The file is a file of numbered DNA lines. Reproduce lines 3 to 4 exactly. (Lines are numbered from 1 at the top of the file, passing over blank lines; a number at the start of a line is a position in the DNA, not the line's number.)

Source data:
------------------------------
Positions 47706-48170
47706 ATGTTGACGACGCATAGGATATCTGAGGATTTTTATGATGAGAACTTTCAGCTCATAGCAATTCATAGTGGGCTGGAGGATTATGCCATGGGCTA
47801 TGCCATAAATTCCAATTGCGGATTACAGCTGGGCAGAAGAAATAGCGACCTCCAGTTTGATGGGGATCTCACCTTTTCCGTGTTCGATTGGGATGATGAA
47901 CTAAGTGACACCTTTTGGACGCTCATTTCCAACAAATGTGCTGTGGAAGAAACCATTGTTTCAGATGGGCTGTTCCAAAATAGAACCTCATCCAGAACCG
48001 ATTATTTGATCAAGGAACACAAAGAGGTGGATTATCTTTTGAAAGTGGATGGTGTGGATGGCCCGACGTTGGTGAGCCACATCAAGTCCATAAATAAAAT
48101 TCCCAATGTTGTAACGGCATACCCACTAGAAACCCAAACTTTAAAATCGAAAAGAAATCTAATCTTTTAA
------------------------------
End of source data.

47801 TGCCATAAATTCCAATTGCGGATTACAGCTGGGCAGAAGAAATAGCGACCTCCAGTTTGATGGGGATCTCACCTTTTCCGTGTTCGATTGGGATGATGAA
47901 CTAAGTGACACCTTTTGGACGCTCATTTCCAACAAATGTGCTGTGGAAGAAACCATTGTTTCAGATGGGCTGTTCCAAAATAGAACCTCATCCAGAACCG